It was ultimately unhelpful because after the mass Police violence of the third march it gave the gutter press a great headline that made the protest seem like it was an anti Police event advocating death to the Old Bill which is a ludicrous idea. A bit like the SWP… DIY culture wasn’t about the politics of right, left and centre. It was about housing yourself, making your own music, creating your own culture and taking some personal political responsibility in shaping the world that you wanted to live in, instead of abdicating that responsibility to someone random who represents their organisation first and the interests of the public second.

One of your videos for the book talks about how these free party and festival scenes wound their way into the massive festivals that we know today, I’m thinking of something like Boomtown in the UK perhaps – which owe a lot to these traditions and I’m sure there are others. How does your book view this?  Is it an inevitable commercialisation or is it simply a survival methodology for people that came from these worlds, looking to carve out a niche for themselves and get some income on the go?

I think survival methodology is a great idea…mutate to survive is a great phrase. It is one of the defining characteristics of the UK population that we like nothing better than getting together in huge numbers and having a massive knees up. That’s a testament to quality of community here and it’s something that I have always felt is very life affirming about our small country and its creative industriousness.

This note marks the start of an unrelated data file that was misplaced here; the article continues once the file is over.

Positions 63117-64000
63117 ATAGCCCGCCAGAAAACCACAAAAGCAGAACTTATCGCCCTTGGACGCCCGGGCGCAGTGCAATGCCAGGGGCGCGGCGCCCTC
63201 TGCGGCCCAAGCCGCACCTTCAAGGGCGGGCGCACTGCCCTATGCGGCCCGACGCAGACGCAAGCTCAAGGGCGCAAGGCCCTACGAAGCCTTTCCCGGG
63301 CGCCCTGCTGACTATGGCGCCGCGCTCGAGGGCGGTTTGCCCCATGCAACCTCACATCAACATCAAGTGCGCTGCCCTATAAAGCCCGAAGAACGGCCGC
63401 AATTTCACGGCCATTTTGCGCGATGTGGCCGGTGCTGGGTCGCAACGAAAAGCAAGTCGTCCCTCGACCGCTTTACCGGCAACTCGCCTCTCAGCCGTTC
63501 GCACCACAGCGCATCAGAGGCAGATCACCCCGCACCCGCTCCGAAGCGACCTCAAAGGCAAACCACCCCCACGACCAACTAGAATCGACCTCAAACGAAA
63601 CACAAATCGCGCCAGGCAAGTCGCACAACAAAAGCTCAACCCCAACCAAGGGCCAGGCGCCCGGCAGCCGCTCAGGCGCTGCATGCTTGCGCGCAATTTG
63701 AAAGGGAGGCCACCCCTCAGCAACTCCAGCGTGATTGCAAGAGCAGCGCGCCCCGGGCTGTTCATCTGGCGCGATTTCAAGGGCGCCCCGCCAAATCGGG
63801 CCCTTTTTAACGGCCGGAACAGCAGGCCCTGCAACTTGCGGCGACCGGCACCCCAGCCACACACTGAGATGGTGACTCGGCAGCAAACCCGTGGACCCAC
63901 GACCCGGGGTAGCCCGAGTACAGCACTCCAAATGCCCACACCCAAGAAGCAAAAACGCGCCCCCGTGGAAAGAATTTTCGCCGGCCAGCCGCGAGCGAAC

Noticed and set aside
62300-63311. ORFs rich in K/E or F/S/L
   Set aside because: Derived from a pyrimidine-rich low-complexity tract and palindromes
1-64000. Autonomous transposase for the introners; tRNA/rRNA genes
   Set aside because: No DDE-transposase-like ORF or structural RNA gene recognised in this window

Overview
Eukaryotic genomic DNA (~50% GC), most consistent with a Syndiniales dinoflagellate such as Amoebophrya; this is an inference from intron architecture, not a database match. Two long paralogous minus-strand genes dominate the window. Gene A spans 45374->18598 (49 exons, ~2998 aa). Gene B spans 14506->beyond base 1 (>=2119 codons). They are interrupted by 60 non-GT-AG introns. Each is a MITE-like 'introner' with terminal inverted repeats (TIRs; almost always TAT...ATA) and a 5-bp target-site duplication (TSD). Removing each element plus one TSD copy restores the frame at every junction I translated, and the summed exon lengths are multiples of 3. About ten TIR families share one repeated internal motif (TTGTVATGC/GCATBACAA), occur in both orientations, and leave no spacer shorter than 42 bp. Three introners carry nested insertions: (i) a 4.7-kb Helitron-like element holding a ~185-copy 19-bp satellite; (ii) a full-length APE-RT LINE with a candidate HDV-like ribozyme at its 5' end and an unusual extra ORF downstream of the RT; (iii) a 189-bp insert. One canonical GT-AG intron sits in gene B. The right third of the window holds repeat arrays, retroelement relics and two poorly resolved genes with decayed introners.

But at the same time this community unity was threatening to government. The free trade it involved meant revenue creation that went into the pockets of ordinary people. It also meant those people could lead a mobile lifestyle without an address. It also meant that there was social networking happening that challenged the idea of the necessity of government or just simply ignored it altogether.

The CJA served to enclose an entire culture that subsequently has proved to be a product that a vast cross section of the public want to buy into every weekend of the summer. Only now ownership of that culture is mediated by government and corporate agencies who profit from it and define its very existence via the terms of its license. There are a few exceptions of course but none escape the licensing process.

You had to reduce 1200 images down to less than 300. How in God’s name did you do it? Gut instinct? Cruelty? Random design??!!